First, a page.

Every year, for about a week just before Christmas, I would wake up to the sound of pigs squealing every morning in Romania. You see, all the neighbors were butchering their pigs. It is the normal thing to do in Romania. Everyone raises a pig whether they live in town or in the country. The people in town had a place to keep their pigs in their back yards. The money was scarce, but it was cheap to feed a pig, and then when they cut they had meat to last for a year, pork chops, pork roast, bacon, sausage, etc. They also made lard for cooking and soap. When there is nothing in the store like there was under Communism, cutting a pig seems a very good thing to do. My husband grew up on a farm, and he liked the idea of raising a pig and cutting it too, so we also had a pig to raise.
However, for me, I just wasn’t ready to be killing any animal. He wanted to butcher our pig, but I stayed in the house when he did. I couldn’t take it. He found a neighbor to help him. The man brought a gun and shot the pig in the head. After that, they covered the pig with straw and lit the straw. It burned all the hair off the pig and disinfected the pig. Next, they grabbed an ear and cut it off and began eating. My husband ate the pig’s ear with them, but when they offered to me, I declined. Yes, I have eaten raw eggs, raw hamburger, and raw fish, but I drew the line at raw pork. I just couldn’t begin to think that raw pork could not be more dangerous than all those other things.
They set about cutting the pig up. They brought me all the fat parts, and I used them to make lard. There was no cooking oil in the stores then, and lard came in very handy. I used a big pot on the stove and cut the pieces of pig fat up into smaller pieces. I cooked the smaller pieces rendering all the fat. It was almost like frying bacon, but a large amount, and only fat. When all the pieces were done. I let the oil cool and ladled the solid pieces out of the fat. Everyone like snacking on those pieces that I ladled out.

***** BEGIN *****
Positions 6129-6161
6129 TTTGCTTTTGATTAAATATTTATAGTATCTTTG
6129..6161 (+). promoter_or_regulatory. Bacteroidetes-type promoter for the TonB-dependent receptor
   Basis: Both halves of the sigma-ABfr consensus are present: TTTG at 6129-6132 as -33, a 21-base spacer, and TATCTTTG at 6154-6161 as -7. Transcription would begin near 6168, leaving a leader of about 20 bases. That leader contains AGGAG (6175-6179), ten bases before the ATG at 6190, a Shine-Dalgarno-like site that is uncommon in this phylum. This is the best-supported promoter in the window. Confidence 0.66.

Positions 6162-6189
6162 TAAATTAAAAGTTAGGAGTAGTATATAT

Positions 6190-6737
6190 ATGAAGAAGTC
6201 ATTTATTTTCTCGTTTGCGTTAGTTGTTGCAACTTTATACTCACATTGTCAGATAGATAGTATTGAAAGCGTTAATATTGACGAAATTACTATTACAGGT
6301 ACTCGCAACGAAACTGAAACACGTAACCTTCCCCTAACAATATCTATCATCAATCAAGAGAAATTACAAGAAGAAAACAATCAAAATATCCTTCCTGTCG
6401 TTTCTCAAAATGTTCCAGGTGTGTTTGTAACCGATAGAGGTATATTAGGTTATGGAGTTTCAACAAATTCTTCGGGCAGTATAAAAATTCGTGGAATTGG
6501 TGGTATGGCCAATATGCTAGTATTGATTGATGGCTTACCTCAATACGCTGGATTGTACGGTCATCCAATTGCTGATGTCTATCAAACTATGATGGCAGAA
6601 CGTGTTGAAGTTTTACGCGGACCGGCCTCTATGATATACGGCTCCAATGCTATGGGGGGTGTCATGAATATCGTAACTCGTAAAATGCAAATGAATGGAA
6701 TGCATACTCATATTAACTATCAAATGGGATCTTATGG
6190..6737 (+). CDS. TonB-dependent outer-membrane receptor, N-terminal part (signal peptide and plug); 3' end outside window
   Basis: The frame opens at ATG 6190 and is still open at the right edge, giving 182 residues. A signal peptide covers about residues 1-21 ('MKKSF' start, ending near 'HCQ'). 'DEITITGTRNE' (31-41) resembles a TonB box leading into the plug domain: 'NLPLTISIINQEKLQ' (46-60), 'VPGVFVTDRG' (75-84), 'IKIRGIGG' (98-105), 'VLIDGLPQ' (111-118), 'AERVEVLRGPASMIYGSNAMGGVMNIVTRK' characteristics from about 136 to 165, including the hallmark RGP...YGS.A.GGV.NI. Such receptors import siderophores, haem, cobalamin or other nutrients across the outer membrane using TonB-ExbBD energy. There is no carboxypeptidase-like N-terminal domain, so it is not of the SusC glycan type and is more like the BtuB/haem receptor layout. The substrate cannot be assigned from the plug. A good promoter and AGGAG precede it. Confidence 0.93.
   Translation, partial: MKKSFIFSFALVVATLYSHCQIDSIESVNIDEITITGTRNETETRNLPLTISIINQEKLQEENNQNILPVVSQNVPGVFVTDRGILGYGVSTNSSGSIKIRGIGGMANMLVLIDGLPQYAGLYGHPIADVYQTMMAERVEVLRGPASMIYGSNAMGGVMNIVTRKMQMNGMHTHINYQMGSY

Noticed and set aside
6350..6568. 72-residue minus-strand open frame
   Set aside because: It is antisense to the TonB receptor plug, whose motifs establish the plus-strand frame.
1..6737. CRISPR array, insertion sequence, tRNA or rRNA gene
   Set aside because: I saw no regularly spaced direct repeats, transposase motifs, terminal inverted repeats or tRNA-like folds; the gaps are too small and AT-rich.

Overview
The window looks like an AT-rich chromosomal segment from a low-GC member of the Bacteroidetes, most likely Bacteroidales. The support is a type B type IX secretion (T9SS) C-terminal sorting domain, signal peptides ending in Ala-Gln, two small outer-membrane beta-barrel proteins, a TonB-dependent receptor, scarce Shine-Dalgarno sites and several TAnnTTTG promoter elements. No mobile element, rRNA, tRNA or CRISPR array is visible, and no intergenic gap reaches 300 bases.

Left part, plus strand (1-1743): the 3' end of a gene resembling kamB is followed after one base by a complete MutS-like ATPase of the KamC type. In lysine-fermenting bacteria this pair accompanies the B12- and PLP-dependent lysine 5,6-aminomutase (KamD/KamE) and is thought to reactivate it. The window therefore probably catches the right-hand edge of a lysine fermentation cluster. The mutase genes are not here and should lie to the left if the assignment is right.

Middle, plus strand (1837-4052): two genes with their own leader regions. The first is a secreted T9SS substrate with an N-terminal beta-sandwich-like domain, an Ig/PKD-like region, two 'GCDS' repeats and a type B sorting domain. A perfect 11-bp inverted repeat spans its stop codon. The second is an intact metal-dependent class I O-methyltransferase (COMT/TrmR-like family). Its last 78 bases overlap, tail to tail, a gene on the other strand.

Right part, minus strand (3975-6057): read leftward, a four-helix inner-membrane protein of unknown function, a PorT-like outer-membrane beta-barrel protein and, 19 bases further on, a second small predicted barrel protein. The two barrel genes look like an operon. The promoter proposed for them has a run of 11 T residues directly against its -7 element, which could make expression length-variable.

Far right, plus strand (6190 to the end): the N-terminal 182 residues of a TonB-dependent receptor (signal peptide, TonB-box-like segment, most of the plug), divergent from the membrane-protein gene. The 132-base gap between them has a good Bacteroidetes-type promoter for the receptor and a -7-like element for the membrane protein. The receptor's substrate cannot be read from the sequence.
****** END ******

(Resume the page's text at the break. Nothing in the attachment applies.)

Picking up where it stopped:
The neighbor lady was there to help us. She set tables up outside. They brought large pieces of pork to her, and she was using our meat grinder grinding some of the meat to make sausage. After the meat was ground, I had some flavor pouches I had bought from a butcher in America full of spices that are good for sausage, and we mixed the spices into the ground pork. After that, we used the pig’s intestines and stuffed the sausages into the intestines. When we were done, there was a smoker in the attic of our house connected to a terracotta chimney that was in our living room. We used the terracotta chimney like a fire place. We hung the sausage, the bacon, and other pieces of pork in the smoker in the attic, and then we lit a fire in the terracotta chimney and smoked our meat. We had a freezer. We didn’t smoke it all. We cut some into pork chops, roasts. and stew meat, and we put them in the freezer.
I didn’t know how to make the homemade soap, but the neighbor lady did. She was gathering fat and bones. She said she was going to take them home and make soap. The Romanians were making homemade soap and using it for their hands, their bodies, their hair, their dishes, and their clothes. They had money, but it had been sorely devalued because Communism had destroyed their country, and there was nothing in the stores, but it didn’t stop them. from figuring out how to get what they needed. I was trying to open a can once and having a hard time, and a Romanian said to me, “Give it to me! They haven’t made a can yet that a Romanian can’t open! Regardless of what happens, Romanians will eat!”
That statement was so true! They not only raised pigs in their back yards, but they raised gardens and went to the mountains picking whatever they could find like wild mushrooms and berries. We were often invited on an outings to the mountains to pick wild mushrooms or berries. We were served drinks made with white flowers from the garden called soc or pine needles. I learned the Romanian word for rose hip, macheshe, before I learned the English word because rose hip berries grew at the edge of my garden, and they taught me to make tea with them. Rose hip makes delicious tea! The smoked bacon, smoked sausage, pork roasts, etc. we made when we cut our pig were also delicious, and I learned that lard makes better pies than shortening they sell in the stores in America.